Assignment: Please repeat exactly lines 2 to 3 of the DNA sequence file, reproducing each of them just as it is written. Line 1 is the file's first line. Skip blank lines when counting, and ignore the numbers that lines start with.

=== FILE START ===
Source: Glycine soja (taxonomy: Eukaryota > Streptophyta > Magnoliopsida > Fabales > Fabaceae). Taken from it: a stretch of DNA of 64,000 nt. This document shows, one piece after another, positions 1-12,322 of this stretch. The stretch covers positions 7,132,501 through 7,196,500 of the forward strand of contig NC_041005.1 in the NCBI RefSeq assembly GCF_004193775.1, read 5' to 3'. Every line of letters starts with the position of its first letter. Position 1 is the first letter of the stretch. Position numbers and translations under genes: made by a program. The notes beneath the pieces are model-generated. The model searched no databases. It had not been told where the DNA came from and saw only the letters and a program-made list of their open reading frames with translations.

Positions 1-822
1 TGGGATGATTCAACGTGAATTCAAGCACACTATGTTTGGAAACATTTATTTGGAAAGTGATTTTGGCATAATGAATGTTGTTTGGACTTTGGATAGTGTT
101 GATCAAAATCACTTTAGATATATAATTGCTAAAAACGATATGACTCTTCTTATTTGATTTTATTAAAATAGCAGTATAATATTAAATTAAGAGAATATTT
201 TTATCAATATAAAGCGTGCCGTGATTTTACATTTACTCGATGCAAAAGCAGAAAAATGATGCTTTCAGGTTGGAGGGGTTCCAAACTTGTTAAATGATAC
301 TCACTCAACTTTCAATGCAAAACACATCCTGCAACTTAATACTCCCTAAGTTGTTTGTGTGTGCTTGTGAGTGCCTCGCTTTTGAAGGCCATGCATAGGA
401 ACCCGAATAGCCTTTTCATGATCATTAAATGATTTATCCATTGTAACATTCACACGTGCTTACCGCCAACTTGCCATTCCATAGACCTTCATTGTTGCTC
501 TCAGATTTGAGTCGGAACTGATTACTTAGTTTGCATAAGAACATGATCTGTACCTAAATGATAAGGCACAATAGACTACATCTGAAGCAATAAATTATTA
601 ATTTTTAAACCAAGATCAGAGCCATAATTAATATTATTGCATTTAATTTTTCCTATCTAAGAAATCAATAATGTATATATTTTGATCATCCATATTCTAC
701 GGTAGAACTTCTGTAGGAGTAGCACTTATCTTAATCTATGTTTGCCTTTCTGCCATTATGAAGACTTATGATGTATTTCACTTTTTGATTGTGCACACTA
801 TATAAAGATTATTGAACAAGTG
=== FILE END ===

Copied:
Positions 1-822
1 TGGGATGATTCAACGTGAATTCAAGCACACTATGTTTGGAAACATTTATTTGGAAAGTGATTTTGGCATAATGAATGTTGTTTGGACTTTGGATAGTGTT